Friday, May 18, 2012

Dorothy Parker

'The first thing I do in the morning is brush my teeth and sharpen my tongue' 

This week I've been enjoying the writings of Dorothy Parker. In 1944 a volume compiled over two dozen of Parker's short stories and selected poems with an introduction by Somerset Maugham. It was released in the United States under the title The Portable Dorothy Parker. It is one of only three of the Portable series to remain continuously in print, the other two being Shakespeare and The Bible, showing how the forever quotable Parker's literary output and reputation for her sharp wit have endured, though she was dismissive of her own talents, deploring her reputation as a 'wisecracker'.

I listened to the audio. It’s interesting what you might take from a book if you listen instead of read (what it is you take and what you miss I’m not quite sure, an interesting blog post on  the subject by Eva, who reads a lot, here). The first story, Big Blonde, is a perfect piece of layered story telling. The final piece, A Phone Call, is wonderfully read by Hollywood legend Shirley Booth, heart rendering in its emotion. A lot of audiobooks become unbearable when an actor really tries to make a mark, putting on ridiculous voices for different characters and screaming some parts so you need to be on constant volume control. On the other side of the spectrum, some readers go for a one pitch monotonous grumble, especially if trying to capture the attitude of one of the hard-boiled or beat writers. When the story is told truly its just right, and what a nice touch if the author does the reading.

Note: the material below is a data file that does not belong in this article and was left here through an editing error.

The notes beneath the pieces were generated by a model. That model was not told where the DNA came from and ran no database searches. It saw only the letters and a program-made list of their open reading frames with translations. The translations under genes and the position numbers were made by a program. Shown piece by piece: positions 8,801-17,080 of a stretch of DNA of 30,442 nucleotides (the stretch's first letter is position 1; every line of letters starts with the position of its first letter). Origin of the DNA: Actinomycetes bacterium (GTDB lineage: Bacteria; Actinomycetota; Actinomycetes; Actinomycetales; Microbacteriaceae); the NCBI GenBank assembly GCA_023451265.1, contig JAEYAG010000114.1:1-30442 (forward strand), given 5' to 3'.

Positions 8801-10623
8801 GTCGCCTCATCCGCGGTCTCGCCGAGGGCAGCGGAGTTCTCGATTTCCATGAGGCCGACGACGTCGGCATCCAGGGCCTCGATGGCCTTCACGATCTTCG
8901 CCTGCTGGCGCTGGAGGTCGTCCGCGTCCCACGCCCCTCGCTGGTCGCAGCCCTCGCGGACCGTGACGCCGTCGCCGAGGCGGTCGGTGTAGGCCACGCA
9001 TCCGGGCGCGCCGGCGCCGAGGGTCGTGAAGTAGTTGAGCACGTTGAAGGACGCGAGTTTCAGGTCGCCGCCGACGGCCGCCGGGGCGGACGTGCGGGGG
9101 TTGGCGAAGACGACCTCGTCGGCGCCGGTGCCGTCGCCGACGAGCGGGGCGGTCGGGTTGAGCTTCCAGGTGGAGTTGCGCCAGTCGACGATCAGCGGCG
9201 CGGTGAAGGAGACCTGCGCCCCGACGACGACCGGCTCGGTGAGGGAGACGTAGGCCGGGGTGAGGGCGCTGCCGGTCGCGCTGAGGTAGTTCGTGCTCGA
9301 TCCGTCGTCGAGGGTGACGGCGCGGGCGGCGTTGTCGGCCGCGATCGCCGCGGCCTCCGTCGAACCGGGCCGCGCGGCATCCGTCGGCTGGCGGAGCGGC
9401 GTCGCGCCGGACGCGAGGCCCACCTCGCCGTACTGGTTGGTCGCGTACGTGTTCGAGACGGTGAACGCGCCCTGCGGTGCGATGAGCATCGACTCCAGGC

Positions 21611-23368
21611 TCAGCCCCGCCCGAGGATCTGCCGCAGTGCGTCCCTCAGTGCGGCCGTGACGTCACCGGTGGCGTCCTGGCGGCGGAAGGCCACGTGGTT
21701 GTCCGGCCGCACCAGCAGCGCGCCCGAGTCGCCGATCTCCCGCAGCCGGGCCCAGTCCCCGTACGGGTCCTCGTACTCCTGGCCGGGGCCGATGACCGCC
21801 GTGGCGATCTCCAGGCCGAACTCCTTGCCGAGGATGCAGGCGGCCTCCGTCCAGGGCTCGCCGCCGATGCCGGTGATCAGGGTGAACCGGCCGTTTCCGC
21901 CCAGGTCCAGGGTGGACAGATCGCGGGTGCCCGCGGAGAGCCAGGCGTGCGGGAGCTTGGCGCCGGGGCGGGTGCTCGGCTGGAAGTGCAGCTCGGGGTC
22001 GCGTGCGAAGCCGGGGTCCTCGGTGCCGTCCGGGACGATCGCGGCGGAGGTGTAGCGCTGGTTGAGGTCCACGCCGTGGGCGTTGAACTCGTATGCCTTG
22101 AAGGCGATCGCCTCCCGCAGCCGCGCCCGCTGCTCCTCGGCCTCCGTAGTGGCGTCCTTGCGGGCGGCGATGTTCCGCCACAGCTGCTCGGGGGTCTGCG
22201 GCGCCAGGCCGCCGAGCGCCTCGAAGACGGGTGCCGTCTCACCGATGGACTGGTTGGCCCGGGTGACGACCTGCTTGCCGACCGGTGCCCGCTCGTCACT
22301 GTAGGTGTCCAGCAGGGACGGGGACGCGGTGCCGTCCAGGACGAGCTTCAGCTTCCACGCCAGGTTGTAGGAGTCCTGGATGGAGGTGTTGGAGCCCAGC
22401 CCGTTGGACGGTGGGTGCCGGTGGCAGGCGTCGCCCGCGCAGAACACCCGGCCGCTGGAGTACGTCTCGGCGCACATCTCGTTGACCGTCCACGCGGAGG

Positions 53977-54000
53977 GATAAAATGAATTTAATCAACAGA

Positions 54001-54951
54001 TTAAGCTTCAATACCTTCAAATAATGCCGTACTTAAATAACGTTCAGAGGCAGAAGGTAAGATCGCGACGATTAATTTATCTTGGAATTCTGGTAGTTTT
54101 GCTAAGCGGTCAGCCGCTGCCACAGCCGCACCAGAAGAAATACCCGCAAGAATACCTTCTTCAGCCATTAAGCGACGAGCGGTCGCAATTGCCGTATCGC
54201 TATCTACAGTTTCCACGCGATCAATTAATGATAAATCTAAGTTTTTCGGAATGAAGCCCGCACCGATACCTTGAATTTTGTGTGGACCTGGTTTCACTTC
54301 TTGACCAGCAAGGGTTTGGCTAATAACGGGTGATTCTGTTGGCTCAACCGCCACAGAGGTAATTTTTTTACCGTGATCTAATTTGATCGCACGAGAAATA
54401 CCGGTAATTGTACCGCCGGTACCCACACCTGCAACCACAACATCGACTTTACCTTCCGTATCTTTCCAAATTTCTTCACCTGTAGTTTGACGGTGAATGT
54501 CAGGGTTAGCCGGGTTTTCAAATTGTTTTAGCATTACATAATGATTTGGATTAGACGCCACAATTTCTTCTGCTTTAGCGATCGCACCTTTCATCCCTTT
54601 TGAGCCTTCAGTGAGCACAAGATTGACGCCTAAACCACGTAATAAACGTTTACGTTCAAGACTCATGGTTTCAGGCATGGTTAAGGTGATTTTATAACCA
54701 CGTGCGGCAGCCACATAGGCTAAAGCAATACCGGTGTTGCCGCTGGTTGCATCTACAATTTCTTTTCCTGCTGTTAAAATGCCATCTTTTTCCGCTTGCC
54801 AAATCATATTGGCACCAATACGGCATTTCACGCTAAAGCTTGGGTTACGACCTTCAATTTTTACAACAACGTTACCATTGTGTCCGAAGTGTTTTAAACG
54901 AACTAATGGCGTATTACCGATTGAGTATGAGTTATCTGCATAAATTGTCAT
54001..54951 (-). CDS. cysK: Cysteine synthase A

In the 30s Parker travelled to Hollywood to pursue screenwriting. Her successes there included two Academy Award nominations. In the 30s and 40s she became an increasingly vocal civil rights advocate and a frequent critic of those in authority. She was listed as a Communist in the McCarthy era and was placed on the Hollywood blacklist by the studio bosses.

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